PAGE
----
With advances in technology geography is nothing, collaboration is effortless,and worlds can and will collide. Artists can pool their talents without ever being in the same room. Such is the case for Ill-tone and Shade Cobain, or as you will come to know them…Blacktivity.
There are striking similarities; both have paid their dues, honed their skills and both call the Midwest home. Those roots, being from the Midwest, can easily be described as Shade puts it “We put our all into whatever we do”. Call it a watchword, but one thing you will note about Blacktivity is that that statement rings true throughout the project. Each displays the skill set that proves they are at the top of their craft and details are worked out down to the lowest possible consideration. Sloppy it isn’t, nor is it taking the easy way. A well thought out and even better executed endeavor it is, Blacktivity cuts the fat off of what could be a “you give me beats, I’ll spit rhymes over them” quid-pro-quo often seen in today’s image heavy, substance lacking climate.
16 years is a long time. It’s a lifetime in terms of a career especially. Having said that, Ill-tone, (of The Lyricists), a native of Port Huron Michigan is no stranger to the grind of underground Hip-Hop, striving to maintain integrity and relevance while trying to reach as many people as possible. With releasing 6 albums, and using Detroit as his proving ground, he cut his teeth by earning the respect and camaraderie of emcees from one of the hardest and most critical scenes. It is absolutely a situation where natural selection applies, survival of the fittest, and Ill-tone has not only survived but is thriving.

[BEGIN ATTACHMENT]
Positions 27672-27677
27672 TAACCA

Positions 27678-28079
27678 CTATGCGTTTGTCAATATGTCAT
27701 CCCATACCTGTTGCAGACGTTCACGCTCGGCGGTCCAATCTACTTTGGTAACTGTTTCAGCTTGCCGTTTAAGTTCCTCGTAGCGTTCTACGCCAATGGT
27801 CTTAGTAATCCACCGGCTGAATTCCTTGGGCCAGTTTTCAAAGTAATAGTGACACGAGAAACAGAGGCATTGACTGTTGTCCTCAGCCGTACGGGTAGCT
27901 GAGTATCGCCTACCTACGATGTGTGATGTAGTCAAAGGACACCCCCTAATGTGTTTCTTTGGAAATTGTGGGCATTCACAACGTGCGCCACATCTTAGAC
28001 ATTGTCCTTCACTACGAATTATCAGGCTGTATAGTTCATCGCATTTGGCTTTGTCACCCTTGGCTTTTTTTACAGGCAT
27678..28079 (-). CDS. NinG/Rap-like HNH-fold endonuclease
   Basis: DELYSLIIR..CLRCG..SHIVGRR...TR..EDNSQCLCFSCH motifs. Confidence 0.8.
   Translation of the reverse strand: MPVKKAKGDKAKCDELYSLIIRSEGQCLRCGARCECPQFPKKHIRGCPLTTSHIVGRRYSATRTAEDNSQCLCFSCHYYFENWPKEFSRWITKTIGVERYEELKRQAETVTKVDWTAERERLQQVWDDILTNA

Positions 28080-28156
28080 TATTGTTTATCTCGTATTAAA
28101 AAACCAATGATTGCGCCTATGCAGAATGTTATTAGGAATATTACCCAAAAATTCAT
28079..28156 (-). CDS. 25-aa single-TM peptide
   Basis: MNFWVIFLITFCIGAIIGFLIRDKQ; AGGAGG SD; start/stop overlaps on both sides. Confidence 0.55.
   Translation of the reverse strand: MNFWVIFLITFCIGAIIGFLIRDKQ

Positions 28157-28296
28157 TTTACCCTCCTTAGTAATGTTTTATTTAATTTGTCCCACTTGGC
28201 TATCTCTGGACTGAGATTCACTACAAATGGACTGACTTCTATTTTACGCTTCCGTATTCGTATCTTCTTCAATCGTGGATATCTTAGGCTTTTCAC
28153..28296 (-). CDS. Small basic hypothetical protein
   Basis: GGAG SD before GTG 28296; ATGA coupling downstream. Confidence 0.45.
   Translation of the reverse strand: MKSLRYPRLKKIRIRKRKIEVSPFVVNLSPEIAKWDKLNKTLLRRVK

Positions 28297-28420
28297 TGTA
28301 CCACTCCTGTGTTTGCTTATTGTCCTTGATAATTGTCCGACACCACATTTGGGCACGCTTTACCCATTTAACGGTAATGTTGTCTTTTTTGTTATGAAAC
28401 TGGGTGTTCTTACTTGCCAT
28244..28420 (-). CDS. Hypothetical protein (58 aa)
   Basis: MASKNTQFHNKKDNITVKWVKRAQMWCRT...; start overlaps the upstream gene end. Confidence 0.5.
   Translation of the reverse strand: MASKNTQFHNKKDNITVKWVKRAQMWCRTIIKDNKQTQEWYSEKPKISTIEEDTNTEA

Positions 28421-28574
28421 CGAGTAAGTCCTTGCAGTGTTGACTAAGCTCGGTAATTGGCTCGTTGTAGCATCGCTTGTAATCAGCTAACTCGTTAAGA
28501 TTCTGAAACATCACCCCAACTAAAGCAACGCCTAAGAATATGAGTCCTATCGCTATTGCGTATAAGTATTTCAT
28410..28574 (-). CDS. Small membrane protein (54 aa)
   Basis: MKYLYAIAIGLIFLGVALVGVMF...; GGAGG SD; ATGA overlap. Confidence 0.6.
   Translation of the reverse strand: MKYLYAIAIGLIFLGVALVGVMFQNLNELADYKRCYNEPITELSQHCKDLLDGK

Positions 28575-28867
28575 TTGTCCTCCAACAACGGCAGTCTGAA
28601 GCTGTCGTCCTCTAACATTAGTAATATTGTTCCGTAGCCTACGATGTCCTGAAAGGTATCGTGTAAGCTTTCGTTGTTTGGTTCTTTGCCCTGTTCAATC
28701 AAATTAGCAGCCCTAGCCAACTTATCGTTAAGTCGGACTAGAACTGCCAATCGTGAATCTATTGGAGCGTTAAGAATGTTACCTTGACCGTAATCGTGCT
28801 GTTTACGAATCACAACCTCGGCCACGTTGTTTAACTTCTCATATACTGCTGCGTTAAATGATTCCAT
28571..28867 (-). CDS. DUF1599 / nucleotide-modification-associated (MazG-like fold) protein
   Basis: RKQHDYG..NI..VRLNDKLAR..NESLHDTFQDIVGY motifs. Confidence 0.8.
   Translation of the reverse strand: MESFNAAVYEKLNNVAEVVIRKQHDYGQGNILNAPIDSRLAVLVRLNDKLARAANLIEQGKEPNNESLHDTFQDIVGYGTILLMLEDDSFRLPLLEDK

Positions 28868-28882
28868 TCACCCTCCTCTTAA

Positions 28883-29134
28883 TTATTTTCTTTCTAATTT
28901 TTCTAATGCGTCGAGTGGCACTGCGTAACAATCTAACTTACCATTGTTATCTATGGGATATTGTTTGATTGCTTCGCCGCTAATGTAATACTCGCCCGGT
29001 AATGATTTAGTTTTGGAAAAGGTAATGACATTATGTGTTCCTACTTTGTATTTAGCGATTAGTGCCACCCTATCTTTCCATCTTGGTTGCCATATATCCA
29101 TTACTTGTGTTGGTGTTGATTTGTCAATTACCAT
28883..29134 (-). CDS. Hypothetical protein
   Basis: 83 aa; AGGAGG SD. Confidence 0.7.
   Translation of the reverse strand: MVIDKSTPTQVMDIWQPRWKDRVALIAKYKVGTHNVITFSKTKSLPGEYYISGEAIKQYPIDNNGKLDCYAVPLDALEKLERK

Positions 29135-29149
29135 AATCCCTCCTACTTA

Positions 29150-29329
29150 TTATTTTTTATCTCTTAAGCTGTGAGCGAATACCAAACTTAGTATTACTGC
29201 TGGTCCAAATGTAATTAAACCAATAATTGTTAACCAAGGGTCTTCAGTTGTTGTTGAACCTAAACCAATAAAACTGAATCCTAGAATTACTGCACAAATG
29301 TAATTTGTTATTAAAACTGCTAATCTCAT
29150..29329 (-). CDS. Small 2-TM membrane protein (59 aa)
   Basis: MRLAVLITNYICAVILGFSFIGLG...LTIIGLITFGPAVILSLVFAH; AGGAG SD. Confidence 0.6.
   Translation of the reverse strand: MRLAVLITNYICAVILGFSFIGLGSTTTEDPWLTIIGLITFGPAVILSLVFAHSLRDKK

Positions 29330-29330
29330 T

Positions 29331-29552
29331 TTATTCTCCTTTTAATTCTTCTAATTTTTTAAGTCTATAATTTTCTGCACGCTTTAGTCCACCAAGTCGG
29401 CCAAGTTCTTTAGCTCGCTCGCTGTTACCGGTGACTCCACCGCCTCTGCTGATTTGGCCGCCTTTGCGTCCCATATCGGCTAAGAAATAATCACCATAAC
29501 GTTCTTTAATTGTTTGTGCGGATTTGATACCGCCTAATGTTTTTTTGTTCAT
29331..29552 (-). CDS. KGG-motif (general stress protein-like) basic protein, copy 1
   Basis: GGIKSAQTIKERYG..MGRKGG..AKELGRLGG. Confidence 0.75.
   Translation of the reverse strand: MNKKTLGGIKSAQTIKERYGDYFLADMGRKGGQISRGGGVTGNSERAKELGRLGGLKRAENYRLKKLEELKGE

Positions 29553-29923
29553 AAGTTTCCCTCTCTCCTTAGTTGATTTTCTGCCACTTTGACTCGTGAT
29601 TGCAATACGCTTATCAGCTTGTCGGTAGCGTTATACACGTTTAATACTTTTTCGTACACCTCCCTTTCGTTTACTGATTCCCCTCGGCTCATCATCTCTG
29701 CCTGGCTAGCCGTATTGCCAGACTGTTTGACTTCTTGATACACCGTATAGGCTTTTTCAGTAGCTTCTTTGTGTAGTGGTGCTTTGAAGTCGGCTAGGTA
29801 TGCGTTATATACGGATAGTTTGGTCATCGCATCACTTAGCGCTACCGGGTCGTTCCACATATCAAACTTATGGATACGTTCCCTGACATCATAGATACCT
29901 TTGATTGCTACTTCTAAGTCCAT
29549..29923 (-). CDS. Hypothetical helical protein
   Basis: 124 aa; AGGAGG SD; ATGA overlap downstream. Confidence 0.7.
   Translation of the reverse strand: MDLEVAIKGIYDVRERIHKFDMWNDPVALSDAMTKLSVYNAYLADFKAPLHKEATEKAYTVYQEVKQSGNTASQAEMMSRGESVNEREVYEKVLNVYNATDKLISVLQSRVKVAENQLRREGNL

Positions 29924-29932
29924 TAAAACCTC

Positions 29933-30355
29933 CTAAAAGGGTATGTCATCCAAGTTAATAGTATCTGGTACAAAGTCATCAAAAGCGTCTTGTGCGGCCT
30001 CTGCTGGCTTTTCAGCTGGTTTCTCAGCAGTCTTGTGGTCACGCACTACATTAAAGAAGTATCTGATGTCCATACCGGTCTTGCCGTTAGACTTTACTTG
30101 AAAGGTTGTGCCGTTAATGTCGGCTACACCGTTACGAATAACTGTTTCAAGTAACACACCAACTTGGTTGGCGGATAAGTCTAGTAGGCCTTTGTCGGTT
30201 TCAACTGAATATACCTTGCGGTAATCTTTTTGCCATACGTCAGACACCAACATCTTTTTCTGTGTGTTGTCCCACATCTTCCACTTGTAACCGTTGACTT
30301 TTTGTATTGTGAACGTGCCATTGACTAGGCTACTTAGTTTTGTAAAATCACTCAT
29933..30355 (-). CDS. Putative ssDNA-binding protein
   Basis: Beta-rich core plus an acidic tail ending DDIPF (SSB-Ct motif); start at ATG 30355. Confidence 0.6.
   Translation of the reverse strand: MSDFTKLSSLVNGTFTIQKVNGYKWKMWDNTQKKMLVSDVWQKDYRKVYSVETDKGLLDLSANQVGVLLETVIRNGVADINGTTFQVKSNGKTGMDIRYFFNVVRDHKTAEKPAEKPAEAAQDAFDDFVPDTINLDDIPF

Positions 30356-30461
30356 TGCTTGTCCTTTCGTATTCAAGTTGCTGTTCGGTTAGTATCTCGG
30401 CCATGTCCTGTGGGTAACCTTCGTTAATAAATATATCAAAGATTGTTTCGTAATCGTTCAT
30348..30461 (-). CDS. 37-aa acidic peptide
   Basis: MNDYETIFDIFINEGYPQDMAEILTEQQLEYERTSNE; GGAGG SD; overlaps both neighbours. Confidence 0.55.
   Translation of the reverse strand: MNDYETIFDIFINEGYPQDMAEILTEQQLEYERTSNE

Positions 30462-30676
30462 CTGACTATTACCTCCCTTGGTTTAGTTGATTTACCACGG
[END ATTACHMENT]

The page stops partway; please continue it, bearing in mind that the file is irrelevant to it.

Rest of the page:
Shade Cobain has been called a beat smith, a lab rat, boom-bap, he’s been compared to J Dilla and his work ethics is unyielding. His motivation for making quality music is unmatched and he is nothing if not talented and busy. 16 years of production work under his belt, he needs every bit of that experience to handle the multitude of projects he has going on concurrently.
References have been made in each of their cases that they are 90s, Old School, golden era, but they’re not. They are two serious Hip-Hop preservationists, one could consider them sentries, and while they stand watch real Hip-Hop culture will never be extinguished by the mainstream.
The duo returns, delivering the first single off their upcoming EP entitled The Singles, which is set to be released on June 14th.